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Tuesday's Mini-Report

Today's edition of quick hits:* The face of a man who enjoys a good science fair. * Reaching a three-year high: "The number of jobs waiting to be
Tuesday's Mini-Report
Tuesday's Mini-Report

Today's edition of quick hits:

* The face of a man who enjoys a good science fair.

 

* Reaching a three-year high: "The number of jobs waiting to be filled rose in December as employers tried to ramp up hiring in factories, retail and business services, the government said on Tuesday."

* The latest news on consumer credit looks encouraging, too.

* Greece's future remains murky, at best, but there's evidence of relative optimism.

* Sanctions are having a significant impact: "Iranian buyers have defaulted on payments for about 200,000 tons of rice from their top supplier India, exporters and rice millers said on Tuesday, a sign of the mounting pressure on Tehran from a new wave of Western sanctions."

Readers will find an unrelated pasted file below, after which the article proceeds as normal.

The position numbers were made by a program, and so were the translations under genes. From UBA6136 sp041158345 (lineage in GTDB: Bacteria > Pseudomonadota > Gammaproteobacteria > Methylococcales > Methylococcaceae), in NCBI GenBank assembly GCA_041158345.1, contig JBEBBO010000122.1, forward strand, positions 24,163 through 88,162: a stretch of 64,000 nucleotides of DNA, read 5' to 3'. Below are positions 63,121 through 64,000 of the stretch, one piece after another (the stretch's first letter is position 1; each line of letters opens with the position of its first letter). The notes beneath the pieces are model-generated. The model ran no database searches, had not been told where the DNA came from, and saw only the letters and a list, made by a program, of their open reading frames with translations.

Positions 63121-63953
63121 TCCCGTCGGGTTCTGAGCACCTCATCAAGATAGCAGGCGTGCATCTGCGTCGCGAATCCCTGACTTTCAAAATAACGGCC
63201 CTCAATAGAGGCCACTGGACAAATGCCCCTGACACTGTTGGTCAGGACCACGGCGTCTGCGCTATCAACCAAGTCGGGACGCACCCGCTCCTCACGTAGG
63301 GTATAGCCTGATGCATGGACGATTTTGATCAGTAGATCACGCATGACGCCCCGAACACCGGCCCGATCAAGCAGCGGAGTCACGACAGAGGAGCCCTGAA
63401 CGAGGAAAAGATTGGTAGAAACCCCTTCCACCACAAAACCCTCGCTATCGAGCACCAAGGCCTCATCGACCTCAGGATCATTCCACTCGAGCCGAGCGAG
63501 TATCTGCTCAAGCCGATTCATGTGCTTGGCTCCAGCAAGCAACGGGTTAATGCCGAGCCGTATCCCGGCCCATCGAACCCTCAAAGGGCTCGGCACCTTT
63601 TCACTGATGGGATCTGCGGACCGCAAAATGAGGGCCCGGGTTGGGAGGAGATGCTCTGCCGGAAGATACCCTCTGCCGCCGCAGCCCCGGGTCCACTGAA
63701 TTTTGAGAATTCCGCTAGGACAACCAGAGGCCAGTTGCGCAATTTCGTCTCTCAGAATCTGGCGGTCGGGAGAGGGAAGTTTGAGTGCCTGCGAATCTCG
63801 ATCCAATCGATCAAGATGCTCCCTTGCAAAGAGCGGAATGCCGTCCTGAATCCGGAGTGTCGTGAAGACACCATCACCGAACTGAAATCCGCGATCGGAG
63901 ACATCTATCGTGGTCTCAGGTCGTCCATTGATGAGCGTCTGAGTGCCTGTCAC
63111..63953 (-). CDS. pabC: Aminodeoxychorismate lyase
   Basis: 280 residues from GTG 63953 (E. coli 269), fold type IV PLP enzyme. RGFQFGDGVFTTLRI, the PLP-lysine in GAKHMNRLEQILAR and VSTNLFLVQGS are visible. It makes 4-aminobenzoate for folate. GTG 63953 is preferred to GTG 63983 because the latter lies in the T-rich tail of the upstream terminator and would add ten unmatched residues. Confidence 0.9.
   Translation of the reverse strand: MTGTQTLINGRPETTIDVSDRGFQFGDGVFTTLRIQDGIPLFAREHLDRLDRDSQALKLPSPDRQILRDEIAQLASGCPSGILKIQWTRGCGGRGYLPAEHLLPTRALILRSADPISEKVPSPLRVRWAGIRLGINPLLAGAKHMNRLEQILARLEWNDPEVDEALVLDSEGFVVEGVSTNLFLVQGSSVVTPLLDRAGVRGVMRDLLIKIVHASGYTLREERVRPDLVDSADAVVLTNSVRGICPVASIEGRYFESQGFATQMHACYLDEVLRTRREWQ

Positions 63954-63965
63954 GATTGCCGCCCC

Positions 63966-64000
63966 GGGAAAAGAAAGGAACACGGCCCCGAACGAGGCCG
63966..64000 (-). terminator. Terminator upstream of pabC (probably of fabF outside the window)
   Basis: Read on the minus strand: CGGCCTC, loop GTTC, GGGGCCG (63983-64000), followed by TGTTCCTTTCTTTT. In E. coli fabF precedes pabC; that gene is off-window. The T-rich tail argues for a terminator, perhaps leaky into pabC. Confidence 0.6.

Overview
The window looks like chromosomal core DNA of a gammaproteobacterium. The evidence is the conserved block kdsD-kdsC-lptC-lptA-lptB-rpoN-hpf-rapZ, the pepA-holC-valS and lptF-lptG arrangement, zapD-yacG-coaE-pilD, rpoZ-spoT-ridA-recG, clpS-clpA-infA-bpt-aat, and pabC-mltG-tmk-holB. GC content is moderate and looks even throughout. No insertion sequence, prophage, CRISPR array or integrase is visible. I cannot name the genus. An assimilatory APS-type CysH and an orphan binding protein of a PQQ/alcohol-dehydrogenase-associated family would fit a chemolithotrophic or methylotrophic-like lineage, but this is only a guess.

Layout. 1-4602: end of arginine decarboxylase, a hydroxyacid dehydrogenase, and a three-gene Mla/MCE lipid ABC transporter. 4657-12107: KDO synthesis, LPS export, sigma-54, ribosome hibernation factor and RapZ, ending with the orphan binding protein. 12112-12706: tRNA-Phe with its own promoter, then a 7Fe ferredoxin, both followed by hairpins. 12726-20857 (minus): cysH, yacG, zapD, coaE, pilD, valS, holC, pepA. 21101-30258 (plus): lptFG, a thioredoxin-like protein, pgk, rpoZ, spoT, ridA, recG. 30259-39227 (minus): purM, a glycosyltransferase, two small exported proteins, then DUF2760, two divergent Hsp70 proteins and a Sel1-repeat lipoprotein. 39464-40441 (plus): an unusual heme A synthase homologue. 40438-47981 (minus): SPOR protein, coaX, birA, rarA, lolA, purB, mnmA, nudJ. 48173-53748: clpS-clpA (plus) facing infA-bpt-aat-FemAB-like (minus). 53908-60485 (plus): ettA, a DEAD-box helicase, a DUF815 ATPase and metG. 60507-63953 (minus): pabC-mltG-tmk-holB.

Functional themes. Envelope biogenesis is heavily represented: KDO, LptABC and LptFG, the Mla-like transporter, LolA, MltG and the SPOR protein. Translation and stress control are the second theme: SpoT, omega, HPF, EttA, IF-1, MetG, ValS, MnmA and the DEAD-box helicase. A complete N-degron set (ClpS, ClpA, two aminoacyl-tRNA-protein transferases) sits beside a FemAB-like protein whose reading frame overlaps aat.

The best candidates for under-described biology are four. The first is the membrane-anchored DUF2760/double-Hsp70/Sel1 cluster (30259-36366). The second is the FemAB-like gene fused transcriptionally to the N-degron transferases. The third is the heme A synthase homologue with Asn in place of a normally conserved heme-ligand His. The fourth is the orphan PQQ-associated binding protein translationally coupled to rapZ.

* A new tally from the AP shows at least 1,769 members of the U.S. military have died in Afghanistan as a result of the U.S.-led invasion in late 2001.


* Still unhappy in the Palmetto State: "The U.S. Justice Department was wrong to block South Carolina from requiring voters to show government-issued photo identification to vote, the state's top prosecutor argued in a lawsuit filed Tuesday."

* It took several years, but Congress passed a long-term funding bill for the FAA yesterday. It's likely to get President Obama's signature, despite criticisms of the bill from organized labor.

* Not too long ago, most of the world's democracies used the U.S. Constitution as a model for their own systems of government. That's no longer the case.

* Rep. Tim Huelskamp (R-Kan.) may not understand "religious freedom" as well as he thinks he does.

* Hmm: "Jack Abramoff hinted Monday that he knows of still more skeletons that are buried on Capitol Hill, but he's not saying where."

Anything to add? Consider this an open thread.